Chapter # 9 Paragraph # 2 Study # 1
September 6, 2009
7 Now Herod the tetrarch heard of all that was done by him: and he was perplexed, because that it was said of some, that John was risen from the dead;
8 And of some, that Elias had appeared; and of others, that one of the old prophets was risen again.
9 And Herod said, John have I beheaded: but who is this, of whom I hear such things? And he desired to see him.
1901 ASV Translation:
7 Now Herod the tetrarch heard of all that was done: and he was much perplexed, because that it was said by some, that John was risen from the dead;
8 and by some, that Elijah had appeared; and by others, that one of the old prophets was risen again.
9 And Herod said, John I beheaded: but who is this, about whom I hear such things? And he sought to see him.
- I. The Herodian Reaction.
- A. This "Herod" was Antipas who ruled from 4 B.C. until 39 A.D. when, according to Acts 12:23, he was smitten by the angel of God "because he gave not God the glory" and was "eaten of worms" and died. It is interesting that he beheaded John and continued to live, but when he was acclaimed as "a god", he was killed. Perhaps this was an example of "the straw that broke the camel's back" when it comes to the patience of God (even with Him, there is an end to the exercise of patience).
- 1. This "Herod" had "Joanna, the wife of Chuza, Herod's steward" in his "circle" (Luke 8:3) and "had been brought up with" a certain Manaen who was a leading light in the church in Antioch (Acts 13:1). The implications here are that "Herod" was not without those who could have served him as "lights" to The Way and this may well have been the reason for the end of God's patience with the man.
- 2. This "Herod" is called by Luke "the tetrarch" only four times (3:1; 3:19; 9:7 and Acts 13:1). The earliest reference was a deliberate "timing" issue for Luke's introduction of the word of God through John the son of Zacharias. The next reference focuses upon his great evils, including imprisoning this John. The third reference is our current text, and the last is the reference to his boyhood companion, Manaen. It is interesting that "the tetrarch" comes into play at the points where "reactions to special revelation" is the particular focus. The issue of "the tetrarch" is the issue of the exercise of "ruling authority". Thus, there is a link between the man's "function" and his "responsibility" toward God. The Acts 13:1 text is particularly interesting in that the characterization of Herod as "the tetrarch" is totally unnecessary because the immediate context (the latter verses of Acts 12) records the death of the man and its cause(s). In other words, Herod is in the midst of this context, yet he is called "the tetrarch" when Manaen is identified as his boyhood companion. Thus, it is obvious that Luke is using "the tetrarch" in a way so as to tie themes together for his readers. There are three: the responsibility that comes with the authority to rule, the "coming of the word of God", and "the man's reaction" to that word.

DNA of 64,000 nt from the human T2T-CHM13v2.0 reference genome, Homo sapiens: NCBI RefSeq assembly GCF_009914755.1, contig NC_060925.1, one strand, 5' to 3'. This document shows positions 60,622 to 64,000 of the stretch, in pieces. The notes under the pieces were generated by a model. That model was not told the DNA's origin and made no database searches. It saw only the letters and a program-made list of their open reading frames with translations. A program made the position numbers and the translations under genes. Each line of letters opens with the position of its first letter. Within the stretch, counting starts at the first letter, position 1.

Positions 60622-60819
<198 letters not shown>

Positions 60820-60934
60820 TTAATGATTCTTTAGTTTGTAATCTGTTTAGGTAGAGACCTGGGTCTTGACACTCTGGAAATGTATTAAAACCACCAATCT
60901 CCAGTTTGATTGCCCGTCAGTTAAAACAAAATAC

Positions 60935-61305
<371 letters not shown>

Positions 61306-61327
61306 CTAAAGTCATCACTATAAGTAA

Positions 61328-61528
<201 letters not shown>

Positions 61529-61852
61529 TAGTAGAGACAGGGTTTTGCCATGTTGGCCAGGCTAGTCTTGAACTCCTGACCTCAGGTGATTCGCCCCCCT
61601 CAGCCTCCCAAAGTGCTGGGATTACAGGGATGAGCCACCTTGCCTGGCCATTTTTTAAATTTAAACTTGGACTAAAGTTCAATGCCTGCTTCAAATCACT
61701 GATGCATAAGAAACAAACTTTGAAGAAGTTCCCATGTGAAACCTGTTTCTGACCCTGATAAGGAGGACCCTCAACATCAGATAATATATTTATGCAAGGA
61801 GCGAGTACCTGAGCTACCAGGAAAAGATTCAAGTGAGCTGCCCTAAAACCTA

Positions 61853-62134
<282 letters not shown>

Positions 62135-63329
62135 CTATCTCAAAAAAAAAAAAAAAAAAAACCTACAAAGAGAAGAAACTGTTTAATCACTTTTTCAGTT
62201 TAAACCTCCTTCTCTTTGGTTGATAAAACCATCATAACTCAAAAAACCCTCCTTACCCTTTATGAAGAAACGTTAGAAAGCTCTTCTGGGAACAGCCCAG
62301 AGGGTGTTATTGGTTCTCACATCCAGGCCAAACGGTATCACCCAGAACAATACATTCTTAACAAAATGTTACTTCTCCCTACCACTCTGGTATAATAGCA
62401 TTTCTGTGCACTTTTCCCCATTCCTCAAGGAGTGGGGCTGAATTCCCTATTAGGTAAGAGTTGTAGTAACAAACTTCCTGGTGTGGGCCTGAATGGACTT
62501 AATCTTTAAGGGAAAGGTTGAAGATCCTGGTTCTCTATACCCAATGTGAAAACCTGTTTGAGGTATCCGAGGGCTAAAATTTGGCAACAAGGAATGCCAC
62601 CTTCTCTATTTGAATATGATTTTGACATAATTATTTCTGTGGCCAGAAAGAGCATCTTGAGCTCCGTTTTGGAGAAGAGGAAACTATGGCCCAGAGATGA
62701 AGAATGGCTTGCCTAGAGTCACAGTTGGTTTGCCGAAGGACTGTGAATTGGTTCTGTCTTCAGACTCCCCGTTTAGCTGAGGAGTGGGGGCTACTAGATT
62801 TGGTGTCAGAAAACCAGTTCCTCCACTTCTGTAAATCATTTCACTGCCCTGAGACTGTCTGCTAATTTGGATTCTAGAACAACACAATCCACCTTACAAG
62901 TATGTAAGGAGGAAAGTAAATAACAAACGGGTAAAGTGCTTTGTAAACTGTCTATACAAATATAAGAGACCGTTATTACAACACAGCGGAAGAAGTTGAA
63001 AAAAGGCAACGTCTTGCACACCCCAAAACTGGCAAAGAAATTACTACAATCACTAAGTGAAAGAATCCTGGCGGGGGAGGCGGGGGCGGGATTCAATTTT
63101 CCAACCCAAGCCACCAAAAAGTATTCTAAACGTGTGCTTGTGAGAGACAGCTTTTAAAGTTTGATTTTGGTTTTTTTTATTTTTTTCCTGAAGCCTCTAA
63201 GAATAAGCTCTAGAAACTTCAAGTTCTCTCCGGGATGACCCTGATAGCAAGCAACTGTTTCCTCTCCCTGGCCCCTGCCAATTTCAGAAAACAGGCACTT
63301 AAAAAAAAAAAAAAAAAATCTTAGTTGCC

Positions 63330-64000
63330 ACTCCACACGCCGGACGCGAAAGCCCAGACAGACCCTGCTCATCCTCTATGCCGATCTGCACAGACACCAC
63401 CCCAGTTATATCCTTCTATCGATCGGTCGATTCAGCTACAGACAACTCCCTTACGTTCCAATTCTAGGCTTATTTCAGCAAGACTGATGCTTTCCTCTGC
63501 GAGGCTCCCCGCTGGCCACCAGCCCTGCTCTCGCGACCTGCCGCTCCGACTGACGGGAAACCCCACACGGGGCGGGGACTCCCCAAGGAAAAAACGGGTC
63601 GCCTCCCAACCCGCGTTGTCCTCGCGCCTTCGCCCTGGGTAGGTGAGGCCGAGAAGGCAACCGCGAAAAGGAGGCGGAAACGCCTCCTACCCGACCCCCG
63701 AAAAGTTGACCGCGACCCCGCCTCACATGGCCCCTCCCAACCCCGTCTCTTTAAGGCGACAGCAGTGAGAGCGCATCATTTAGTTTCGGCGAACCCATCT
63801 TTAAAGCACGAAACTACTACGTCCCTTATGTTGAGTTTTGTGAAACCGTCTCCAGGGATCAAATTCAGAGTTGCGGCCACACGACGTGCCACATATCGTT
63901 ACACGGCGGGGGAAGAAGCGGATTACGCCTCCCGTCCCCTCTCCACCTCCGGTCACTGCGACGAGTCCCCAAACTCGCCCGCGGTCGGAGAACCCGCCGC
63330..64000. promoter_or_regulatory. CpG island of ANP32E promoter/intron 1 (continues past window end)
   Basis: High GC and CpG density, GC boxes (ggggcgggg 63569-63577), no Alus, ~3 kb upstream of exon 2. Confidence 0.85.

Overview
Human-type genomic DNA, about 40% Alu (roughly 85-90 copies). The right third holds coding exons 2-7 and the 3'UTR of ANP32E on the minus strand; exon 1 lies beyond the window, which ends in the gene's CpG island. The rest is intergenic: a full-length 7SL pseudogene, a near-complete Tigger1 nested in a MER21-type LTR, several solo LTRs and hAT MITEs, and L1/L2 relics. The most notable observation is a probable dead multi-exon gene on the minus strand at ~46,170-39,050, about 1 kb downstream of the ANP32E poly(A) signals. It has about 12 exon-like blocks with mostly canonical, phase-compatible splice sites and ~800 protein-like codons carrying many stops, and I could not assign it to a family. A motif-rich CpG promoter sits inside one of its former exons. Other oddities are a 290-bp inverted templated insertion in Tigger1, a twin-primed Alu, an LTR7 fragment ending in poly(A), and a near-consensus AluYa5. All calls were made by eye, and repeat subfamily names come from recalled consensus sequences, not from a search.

- B. Luke's focus is upon this "reaction": he, Luke says, was "perplexed".
- 1. The word translated "perplexed" is a word found only in Luke's writings (Luke 9:7 and 24:4 and Acts 2:12; 5:24; and 10:17). Its meaning, derived from the contexts wherein it is used, is that the one who is "perplexed" is confronted with a situation where questions exist without answers (at least the "perplexed" do not have them).
- 2. Given Luke's focus upon "the tetrarch's" responsibility/reactions, he may well be telling his reader that "perplexity" is more a matter of the "heart" than of the mind's interactions with the facts of the situation.
- C. The basis for Herod's perplexity was the rumors as to Jesus' identity in respect to His doctrine.
- 1. John, whom Herod beheaded, was known, even by Herod, to be a prophet.
- 2. Elijah was known by everyone to be a prophet, but was particularly known as the forerunner of the Messianic Age.
- 3. "One of the ancient prophets arose" is simply the phrase that identifies the issue: the coming of the word of God and man's liability in the face of it if he rejects it.
- D. At issue: Jesus' actions and reputation were so widely known that even the highest echelons of human "rule" were getting reports about Him.
- 1. This is, and has been, Luke's point all along: Paul's "this was not done in a corner" (Acts 26:26) is a major thesis in terms of man's exposure to the Truth.
- 2. The revelation of Truth, from Luke's obvious effort (Luke 1:4), is a major factor in God's overall agenda. That the majority of people refuse to take it seriously is also a major reality that God does not/has not overruled. This raises this question: what difference does it make that the Truth is revealed in the face of vast-majority unbelief? The revelation of God in respect to this question is that God's plan has to do with "the elect" as a small-minority group who will inherit the Kingdom of God. But there is this: the Truth has not just "been revealed"; it has been massively established so that rejection is a beyond-obvious indicator of the impact that Sin makes in the heart/mind complex of created personalities.
- 3. That "faith" in the "Truth" is not fundamentally a result of overwhelming evidence is clear. But the presence of overwhelming evidence also argues for its place in the sun. One fact is clear: in that day every mouth that utters "excuses" or "counter arguments" will be shut. Evidence may not bring the submission of faith, but it will bring the Truth to light so that sinners will have absolutely nowhere to turn in their attempts to justify their unbelief.